done


#INPUT 2
#!/bin/bash
ping -bc 2 'ifconfig | grep 'Bcast:' | cut -d ":" -f3 | cut -d\ -f1'



Many thanks in advance!!!
 
Old 04-26-2011, 04:41 AM   #10
grail
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Well I would have to say I am feeling a little neglected ... did you bother to read the script I put together?

Not only is there no need for 2 scripts but it also handled the situation where nothing is passed.

Maybe I missed something??
 
Old 04-28-2011, 08:44 PM   #11
Shao Lung
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Quote:
Originally Posted by grail View Post
Well I would have to say I am feeling a little neglected ... did you bother to read the script I put together?

Not only is there no need for 2 scripts but it also handled the situation where nothing is passed.

Maybe I missed something??
Well I just tried your code, thats pretty sweet. I was trying to build something similar, though not limiting to my own computer. You rock!!
 
Old 04-29-2011, 08:54 AM   #12
catkin
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As 8-bit numbers (octets) the range of a single octet is decimal 0 to 255 (octal 0 to 377, hex 0 to FF).

The netmask must be used to determine the range of IP addresses.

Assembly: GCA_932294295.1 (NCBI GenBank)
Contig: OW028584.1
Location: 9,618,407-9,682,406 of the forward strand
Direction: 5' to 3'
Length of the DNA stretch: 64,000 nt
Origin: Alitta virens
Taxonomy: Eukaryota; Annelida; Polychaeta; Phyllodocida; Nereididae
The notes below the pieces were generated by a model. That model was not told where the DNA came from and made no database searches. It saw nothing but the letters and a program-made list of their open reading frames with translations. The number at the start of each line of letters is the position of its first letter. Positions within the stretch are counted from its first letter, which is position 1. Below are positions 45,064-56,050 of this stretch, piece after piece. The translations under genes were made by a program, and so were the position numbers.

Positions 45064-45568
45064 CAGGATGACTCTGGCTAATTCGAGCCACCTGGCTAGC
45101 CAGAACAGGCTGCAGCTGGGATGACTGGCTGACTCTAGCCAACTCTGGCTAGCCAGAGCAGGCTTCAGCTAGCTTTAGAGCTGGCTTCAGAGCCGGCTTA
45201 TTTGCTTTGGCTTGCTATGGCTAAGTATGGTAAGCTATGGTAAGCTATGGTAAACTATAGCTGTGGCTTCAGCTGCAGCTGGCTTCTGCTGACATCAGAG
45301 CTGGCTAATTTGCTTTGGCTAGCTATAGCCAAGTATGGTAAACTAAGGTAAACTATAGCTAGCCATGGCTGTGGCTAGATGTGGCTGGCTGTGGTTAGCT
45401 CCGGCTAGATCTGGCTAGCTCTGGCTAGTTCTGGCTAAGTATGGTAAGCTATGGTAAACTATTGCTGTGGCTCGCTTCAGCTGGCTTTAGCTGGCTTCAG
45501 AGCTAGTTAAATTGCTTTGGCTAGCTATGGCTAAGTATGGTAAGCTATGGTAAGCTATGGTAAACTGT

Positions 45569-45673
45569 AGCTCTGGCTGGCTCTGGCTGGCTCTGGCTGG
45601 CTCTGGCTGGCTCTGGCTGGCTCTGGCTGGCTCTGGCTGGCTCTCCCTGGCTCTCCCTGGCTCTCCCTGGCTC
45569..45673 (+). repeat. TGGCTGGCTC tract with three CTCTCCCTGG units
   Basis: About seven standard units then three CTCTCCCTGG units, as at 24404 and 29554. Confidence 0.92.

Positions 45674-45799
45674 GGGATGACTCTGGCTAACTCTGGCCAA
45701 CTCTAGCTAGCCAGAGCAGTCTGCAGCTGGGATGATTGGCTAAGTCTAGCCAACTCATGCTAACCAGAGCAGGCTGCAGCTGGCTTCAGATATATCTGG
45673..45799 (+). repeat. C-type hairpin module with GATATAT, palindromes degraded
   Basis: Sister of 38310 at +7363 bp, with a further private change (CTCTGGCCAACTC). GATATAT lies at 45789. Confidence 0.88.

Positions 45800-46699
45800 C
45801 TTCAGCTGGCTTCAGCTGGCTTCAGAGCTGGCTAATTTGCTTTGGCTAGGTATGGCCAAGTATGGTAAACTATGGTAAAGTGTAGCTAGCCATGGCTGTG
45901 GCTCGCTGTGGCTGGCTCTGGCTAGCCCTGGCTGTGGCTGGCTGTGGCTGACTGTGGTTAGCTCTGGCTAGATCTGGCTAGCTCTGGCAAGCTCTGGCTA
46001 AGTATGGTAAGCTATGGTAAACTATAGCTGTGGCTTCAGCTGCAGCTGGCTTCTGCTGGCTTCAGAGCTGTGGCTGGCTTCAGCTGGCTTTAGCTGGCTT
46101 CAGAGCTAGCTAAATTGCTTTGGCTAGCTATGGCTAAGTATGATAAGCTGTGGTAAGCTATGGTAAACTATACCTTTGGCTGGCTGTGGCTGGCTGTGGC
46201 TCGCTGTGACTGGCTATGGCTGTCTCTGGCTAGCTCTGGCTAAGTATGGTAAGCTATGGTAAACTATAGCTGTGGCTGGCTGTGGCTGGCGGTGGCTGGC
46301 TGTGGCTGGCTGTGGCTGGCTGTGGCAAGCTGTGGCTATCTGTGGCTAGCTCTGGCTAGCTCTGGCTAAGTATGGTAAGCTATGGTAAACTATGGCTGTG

In the common case of netmask 255.255.255.0 (a.k.a /24), the possible range of addresses is x.x.x.1-254 (because 0 is the network address and 255 the broadcast address).

For netmask 255.255.0.0 I'm less confident what the range is; if the network address is x.x.0.0 and the broadcast is x.x.255.255 (I think that's right) then all other possibilities are the IP address range.

If the netmask splits an octet then calculating the range becomes harder; in the simple case of 255.255.255.252 the range is x.x.x.253 to 254 (252 is the network address and 255 the broadcast address).

EDIT: the netmask 255.255.255.252 part is wrong, it should be: the range is x.x.x.x+1 to x+2 (x+0 is the network address and x+3 the broadcast address).

Last edited by catkin; 04-29-2011 at 08:59 AM.
 
Old 05-02-2016, 07:43 AM   #13
sanju_sethi2004
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hi,

I am new to shell scripting in sed and regular expression.

colucix can you please explain

Quote:
subnet=$(echo $begin | sed 's/\.[0-4]*$//')
grail please explain
Quote:
then
REGEX='^[1-9][0-9]{,2}[.]([0-9]{1,3}[.]){2}[0-9]{1,3}$'
BEGIN=$1
END=$2

if ! [[ $BEGIN =~ $REGEX && $END =~ $REGEX ]]
then
usage
elif [[ ${BEGIN%[0-9]*} == ${END%[0-9]*} ]]
then
SUBNET=${BEGIN%[0-9]*}
START=${BEGIN##*.}
STOP=${END##*.}
else
echo "First three octets must match when entering range!!"
exit 2
fi
 
Old 05-02-2016, 09:08 AM   #14
grail
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Please start your own question and not resurrect a 4 year old thread